Auto workers union calls for picketing at local Toyota dealers to keep Fremont plant open

NUMMI closure scheduled for April 1 adds to carmaker's woes as it also deals with massive vehicle recalls

Several hundred workers as well as union leaders and state and local elected officials held a rally Friday to begin a campaign to pressure Toyota to cancel its plans to close the New United Motor Manufacturing Inc. auto plant on April 1.

Sergio Santos, the president of United Auto Workers Local 2244, which represents 4,700 employees at the plant, said, "We are launching the largest consumer information campaign in the history of the U.S." by picketing at Toyota dealerships to urge people to boycott the carmaker unless it keeps the plant open.

Santos said, "We want Toyota to reverse its decision to close our facility."

Joining Santos at the rally, which was held at the Local 2244 office, across the street from the NUMMI plant, Art Pulaski, the chief officer of the California Labor Federation, said, "It's a bad thing for Toyota to try to close this plant now."

Speaking by video from Washington, D.C., where he is snowed in, AFL-CIO President Richard Trumka said Toyota's plan to shutter the facility is "one of the largest and most ill-advised shutdowns" in memory. This is no time to be destroying jobs."

Bob King, the national vice president for the United Auto Workers, said the decision to close the plant "is a wrong-headed and bad management decision."

King said that decision along with the recent recalls of several models of Toyota cars because of various safety defects show that "the Toyota Corporation has lost its way."

It's been a trying time for auto giant Toyota and specifically, local dealerships that are busy replacing parts in vehicles as part of a massive recall announced over the past few weeks and the suspension of sales on affected models.

At Dublin Toyota, general manager Lance Tenwolde said the dealership is doing everything it can to assist customers in replacing accelerator pedals, which were the subject of the recall, and said to possibly stick, leading to runaway acceleration. Dublin Toyota and other dealers are also facing a global recall of the Prius — the hybrid electric car which has become the leader of the green motoring revolution.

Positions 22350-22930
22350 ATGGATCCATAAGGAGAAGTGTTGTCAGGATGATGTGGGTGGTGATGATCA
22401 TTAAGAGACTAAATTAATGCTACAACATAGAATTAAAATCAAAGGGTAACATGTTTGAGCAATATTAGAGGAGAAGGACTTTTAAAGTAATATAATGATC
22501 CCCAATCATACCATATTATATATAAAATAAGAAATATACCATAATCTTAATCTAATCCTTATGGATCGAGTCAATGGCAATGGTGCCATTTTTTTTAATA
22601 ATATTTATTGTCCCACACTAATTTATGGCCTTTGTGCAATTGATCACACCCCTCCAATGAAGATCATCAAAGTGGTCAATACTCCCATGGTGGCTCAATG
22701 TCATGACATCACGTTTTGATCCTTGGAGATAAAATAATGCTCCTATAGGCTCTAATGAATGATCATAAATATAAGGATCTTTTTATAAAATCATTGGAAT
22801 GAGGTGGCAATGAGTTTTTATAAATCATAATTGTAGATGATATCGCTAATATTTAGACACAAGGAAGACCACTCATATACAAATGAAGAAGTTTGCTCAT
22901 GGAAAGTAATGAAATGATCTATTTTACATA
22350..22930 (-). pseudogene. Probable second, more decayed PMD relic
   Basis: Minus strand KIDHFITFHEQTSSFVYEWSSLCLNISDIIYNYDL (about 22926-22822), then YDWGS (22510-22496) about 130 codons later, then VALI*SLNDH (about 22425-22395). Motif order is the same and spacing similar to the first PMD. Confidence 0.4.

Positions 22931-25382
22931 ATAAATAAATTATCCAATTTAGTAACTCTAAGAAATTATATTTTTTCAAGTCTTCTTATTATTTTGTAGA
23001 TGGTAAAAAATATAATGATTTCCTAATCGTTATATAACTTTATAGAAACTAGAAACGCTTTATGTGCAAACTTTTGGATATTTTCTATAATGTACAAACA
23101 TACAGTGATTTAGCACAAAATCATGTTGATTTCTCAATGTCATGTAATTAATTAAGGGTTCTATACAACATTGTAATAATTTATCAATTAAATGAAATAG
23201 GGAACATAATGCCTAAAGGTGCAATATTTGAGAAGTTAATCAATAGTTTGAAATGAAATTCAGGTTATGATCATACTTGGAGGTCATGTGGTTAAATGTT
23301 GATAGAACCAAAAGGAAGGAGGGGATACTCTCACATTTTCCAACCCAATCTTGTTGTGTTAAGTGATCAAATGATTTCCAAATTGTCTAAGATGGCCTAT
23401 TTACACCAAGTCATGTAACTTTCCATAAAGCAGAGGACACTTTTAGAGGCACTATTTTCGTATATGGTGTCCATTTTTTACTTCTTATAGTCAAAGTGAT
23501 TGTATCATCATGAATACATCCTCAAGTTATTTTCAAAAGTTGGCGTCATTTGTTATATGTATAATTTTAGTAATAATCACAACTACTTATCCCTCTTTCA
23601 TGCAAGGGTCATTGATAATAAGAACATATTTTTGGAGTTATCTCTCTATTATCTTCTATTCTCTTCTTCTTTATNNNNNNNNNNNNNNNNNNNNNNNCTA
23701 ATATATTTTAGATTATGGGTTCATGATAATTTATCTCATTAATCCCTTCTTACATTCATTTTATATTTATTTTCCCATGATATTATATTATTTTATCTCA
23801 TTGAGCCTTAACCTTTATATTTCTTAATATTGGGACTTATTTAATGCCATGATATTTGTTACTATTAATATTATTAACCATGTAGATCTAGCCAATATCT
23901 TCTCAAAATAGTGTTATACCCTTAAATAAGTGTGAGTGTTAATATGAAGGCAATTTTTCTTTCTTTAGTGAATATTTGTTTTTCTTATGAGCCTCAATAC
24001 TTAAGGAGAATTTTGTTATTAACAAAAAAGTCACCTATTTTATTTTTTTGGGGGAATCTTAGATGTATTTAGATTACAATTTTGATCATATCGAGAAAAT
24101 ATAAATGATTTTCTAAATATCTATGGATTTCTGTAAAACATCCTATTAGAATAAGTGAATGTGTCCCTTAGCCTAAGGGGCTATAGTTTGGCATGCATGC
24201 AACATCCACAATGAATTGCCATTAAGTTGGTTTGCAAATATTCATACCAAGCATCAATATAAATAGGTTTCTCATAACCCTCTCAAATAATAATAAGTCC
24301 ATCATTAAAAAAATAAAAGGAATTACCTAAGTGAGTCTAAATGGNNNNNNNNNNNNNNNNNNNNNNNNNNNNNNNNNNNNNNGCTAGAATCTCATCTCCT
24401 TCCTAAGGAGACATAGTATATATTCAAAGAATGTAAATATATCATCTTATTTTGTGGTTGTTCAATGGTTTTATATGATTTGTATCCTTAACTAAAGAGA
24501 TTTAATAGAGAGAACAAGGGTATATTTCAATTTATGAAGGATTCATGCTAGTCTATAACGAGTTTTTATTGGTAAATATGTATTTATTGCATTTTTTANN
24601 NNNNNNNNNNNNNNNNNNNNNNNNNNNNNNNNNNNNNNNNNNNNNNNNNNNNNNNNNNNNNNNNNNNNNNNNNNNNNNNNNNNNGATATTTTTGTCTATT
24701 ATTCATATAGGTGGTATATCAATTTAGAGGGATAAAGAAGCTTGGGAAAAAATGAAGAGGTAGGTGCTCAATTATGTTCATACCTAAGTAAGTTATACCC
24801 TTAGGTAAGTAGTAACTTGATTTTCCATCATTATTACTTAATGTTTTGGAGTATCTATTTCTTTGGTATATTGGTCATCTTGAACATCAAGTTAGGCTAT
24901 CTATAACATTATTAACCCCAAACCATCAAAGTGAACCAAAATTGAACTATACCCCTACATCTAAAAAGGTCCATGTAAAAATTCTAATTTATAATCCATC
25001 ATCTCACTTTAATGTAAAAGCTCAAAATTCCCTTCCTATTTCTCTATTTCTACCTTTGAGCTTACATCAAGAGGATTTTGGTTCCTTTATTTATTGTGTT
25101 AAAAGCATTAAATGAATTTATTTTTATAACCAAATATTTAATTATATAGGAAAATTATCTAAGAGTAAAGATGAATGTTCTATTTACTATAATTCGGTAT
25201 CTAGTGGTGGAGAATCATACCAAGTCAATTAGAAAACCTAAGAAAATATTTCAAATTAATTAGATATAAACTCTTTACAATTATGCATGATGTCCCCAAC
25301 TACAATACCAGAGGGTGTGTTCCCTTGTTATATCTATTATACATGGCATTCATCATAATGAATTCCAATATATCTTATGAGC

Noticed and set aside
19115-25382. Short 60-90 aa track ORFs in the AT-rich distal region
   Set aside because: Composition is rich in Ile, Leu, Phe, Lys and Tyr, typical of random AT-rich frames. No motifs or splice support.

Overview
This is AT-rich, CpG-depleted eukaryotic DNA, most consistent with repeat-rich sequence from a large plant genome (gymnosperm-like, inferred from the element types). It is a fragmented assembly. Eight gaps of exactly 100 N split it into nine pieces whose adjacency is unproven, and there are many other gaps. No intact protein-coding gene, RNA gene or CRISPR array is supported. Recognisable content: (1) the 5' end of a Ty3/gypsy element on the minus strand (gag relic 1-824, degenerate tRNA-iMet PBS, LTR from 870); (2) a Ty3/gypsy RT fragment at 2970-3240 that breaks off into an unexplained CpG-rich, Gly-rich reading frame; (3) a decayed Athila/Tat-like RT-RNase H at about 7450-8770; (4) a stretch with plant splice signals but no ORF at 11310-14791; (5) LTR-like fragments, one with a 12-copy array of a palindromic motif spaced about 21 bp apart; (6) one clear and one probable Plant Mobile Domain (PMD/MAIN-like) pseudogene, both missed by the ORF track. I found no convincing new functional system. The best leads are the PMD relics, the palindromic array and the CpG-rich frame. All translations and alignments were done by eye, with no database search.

Fremont Economic Development Director Lori Taylor estimated in a recent report that closing the plant not only will affect the 4,700 people who work there but also could affect another 20,000 people who work at suppliers around the state who rely on NUMMI for business.

Hundreds of these workers--perhaps several thousand--live in Pleasanton and the Tri-Valley or commute from homes east of the Altamont Pass.

Among the elected officials at the rally, in addition to California Treasurer Bill Lockyer, were state Assemblyman Alberto Torrico (D-Fremont), whose 20th Assembly District includes part of Pleasanton; Assemblywoman Nancy Skinner (D-Berkeley), Assemblyman Dave Jones (D-Sacramento) and four members of the Fremont City Council.

Janet Pelletier, Bay City News contributed to this report.

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Like this comment
Posted by Bill
a resident of Pleasanton Heights
on Feb 13, 2010 at 4:34 pm

Picketing local Toyota dealerships to keep the NUMMI plant open has got to be one of the most idiotic tactics organized labor has come up with in quite some time. Not only does it unfairly punish the dealership who has no say in the matter, it ignores the many reasons why Toyota is making the fiscally responsible decision:

- GM dropped out, lowering the utilitization significantly

- UAW contract guarantees $28/hour at NUMMI vs $24/hour in other plants